Crowdfunding Can Fill the Copay Gap

Medical costs in the United States are on the rise, and they’ll only keep getting higher and higher. In 2016, the average cost per person on healthcare was $10,000 – and over half of personal bankruptcies were caused by medical expenses.

But the good news is, technology has allowed us to reach a wider audience of people and ask for help from far beyond our neighbors, family, and friends. Crowdfunding, money donated to a cause online, has taken off in recent years with various websites springing up to sponsor these fundraisers:,, and, just to name a few.

If you’re struggling to pay your medical bills, you may want to give one of these sites a shot. And here are some tips for how to make one of these fundraisers:

  • Be willing to tell your story. Don’t give vague reasons for why you need the money – oftentimes, it will discourage donors because they’ll suspect your motives. Giving a nice, detailed, compelling story will make people more willing to open their wallets.
  • Set an achievable goal. Sometimes when the dollar amount is too high, it can make donors feel like you’ll never reach your goal, which, in turn, makes them not want to donate. If you think you’ll need, say, $100,000, try setting your goal at $50,000 to start. When you hit your $50,000 goal, you can then up it to the full $100,000. And it provides a great opportunity to give your donors an update on your health.
  • Share updates on the website. Your donors will want to know how you’re doing – for better or for worse. Providing updates on the website will also encourage new donors and possibly even repeat donors. It can also rally support for your cause and prompt a surge of donation. Always be honest!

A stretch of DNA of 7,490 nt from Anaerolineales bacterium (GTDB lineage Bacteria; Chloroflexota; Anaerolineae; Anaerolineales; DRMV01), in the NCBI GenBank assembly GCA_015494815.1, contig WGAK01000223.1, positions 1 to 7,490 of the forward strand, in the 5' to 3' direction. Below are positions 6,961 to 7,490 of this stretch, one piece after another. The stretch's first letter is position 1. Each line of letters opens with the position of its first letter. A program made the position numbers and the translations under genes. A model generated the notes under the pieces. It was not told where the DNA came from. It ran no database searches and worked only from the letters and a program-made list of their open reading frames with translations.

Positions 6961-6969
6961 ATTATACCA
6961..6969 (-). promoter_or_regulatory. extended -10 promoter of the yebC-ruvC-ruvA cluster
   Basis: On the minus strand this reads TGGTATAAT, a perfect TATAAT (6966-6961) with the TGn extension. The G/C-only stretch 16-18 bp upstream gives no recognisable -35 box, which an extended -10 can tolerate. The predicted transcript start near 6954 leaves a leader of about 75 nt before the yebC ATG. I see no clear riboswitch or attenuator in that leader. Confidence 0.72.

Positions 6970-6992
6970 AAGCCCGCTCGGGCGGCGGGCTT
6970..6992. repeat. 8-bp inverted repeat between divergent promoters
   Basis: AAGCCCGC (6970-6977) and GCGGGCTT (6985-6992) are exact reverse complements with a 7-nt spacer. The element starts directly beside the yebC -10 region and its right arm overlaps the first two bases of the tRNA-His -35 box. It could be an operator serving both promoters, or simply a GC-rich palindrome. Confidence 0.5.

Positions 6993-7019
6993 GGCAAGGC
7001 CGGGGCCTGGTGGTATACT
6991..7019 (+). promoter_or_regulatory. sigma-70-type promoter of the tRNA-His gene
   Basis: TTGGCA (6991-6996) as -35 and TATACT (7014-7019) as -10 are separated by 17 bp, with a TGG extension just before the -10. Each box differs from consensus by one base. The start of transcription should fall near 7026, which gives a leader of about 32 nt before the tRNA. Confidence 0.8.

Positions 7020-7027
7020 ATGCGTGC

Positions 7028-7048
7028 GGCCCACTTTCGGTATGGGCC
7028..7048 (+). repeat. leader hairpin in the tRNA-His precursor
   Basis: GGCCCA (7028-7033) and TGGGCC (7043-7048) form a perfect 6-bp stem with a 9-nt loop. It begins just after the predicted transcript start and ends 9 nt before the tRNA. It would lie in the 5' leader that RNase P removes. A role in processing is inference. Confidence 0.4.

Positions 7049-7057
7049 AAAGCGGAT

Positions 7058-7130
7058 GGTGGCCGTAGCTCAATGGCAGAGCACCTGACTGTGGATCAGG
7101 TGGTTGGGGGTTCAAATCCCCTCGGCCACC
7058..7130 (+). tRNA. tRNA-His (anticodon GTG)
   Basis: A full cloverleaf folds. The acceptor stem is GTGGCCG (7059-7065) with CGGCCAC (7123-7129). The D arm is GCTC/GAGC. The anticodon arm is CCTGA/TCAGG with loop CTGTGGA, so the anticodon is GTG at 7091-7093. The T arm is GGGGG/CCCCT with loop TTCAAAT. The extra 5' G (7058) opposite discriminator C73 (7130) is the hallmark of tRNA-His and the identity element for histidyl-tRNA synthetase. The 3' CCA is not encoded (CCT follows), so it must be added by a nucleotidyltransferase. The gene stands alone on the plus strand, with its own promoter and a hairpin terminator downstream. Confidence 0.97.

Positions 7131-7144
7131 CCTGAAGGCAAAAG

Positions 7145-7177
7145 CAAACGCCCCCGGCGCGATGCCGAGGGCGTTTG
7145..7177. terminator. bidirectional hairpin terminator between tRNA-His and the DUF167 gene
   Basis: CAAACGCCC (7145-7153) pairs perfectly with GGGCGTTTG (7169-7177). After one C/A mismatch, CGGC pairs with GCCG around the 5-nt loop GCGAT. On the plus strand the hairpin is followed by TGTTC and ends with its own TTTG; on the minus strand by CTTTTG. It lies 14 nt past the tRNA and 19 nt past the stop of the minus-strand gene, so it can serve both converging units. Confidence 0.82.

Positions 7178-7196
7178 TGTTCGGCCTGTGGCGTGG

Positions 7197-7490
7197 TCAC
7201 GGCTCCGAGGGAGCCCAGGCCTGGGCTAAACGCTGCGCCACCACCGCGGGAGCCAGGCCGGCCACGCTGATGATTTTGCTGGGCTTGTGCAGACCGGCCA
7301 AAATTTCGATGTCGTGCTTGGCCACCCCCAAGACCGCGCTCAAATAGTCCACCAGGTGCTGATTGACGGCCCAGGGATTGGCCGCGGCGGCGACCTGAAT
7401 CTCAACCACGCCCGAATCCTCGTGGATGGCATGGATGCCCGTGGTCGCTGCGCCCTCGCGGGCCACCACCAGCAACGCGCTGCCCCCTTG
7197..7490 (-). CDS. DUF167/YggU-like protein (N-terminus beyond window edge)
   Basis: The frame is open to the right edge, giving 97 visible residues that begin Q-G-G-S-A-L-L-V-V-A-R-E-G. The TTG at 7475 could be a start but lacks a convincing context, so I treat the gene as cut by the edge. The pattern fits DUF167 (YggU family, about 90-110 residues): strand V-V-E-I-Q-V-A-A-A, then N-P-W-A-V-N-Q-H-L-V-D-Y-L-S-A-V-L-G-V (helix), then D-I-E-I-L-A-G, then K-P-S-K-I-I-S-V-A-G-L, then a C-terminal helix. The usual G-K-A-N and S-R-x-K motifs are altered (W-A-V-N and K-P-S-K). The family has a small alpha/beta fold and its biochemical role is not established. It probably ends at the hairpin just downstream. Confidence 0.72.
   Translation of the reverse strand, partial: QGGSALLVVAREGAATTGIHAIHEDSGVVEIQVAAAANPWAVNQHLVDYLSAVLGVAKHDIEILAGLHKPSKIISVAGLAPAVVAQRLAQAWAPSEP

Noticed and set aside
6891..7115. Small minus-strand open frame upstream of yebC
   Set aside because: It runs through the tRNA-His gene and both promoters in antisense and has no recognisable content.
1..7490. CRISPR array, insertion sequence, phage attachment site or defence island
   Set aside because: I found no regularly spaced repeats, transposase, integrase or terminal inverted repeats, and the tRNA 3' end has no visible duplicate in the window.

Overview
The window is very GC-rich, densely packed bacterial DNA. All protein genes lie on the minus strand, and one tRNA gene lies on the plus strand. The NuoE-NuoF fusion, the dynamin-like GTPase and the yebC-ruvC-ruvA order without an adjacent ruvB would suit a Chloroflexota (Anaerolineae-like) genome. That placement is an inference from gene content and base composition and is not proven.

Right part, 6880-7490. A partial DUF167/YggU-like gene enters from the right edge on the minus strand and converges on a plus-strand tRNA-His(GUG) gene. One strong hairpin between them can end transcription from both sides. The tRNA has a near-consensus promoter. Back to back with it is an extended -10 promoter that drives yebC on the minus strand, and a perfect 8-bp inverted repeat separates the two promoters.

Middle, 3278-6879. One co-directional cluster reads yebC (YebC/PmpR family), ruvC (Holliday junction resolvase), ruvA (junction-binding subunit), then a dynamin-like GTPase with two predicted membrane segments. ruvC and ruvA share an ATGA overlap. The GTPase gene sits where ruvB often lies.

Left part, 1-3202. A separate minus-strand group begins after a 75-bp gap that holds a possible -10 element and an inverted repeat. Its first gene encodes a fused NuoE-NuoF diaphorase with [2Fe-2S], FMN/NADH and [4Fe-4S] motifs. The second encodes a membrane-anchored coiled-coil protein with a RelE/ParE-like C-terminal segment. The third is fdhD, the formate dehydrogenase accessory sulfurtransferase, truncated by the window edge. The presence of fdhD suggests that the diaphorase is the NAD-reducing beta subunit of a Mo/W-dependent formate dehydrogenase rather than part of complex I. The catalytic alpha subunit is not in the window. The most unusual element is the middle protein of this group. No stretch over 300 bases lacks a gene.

• Remember to say thank you. It might not take much – maybe just a video, some thank you cards, or an email – but saying thank you can make all the difference. You don’t need to spend money on presents or anything fancy, just give a simple acknowledgement (perhaps with an update) to let your donors know you appreciate them.

Now that you know how to set up your fundraiser, here’s some advice about the sites that host ’em:

  • Choose the right site. Some sites will take a cut of the profits as a fee for hosting your fundraiser, while others will charge a processing fee. Do your homework and research your sites well. You may not be able to avoid the hosting fee, but processing fees will vary from site to site.
  • Check with a tax advisor. Generally speaking, these donations can be considered a non-taxable gift – however, that isn’t guaranteed. Before starting your fundraiser, check with a tax advisor to make sure you won’t be taxed on the money you’ve raised.
  • Read the fine print. Before choosing your site to host the fundraiser, make sure you read the fine print. Some of these crowdfunding sites won’t release the money to you until you’ve met your entire goal. That means if you’ve only raised half, you don’t get any! Don’t fall victim to that – make sure you can get any money you’ve raised to pay your bills.

Remember that crowdfunding isn’t just about raising money. You’ll be surprised at the support that pours out to help you, not just from friends and family, but also from total strangers. It will lift your spirits, which is almost as important as the stress relief you’ll feel after paying your bills!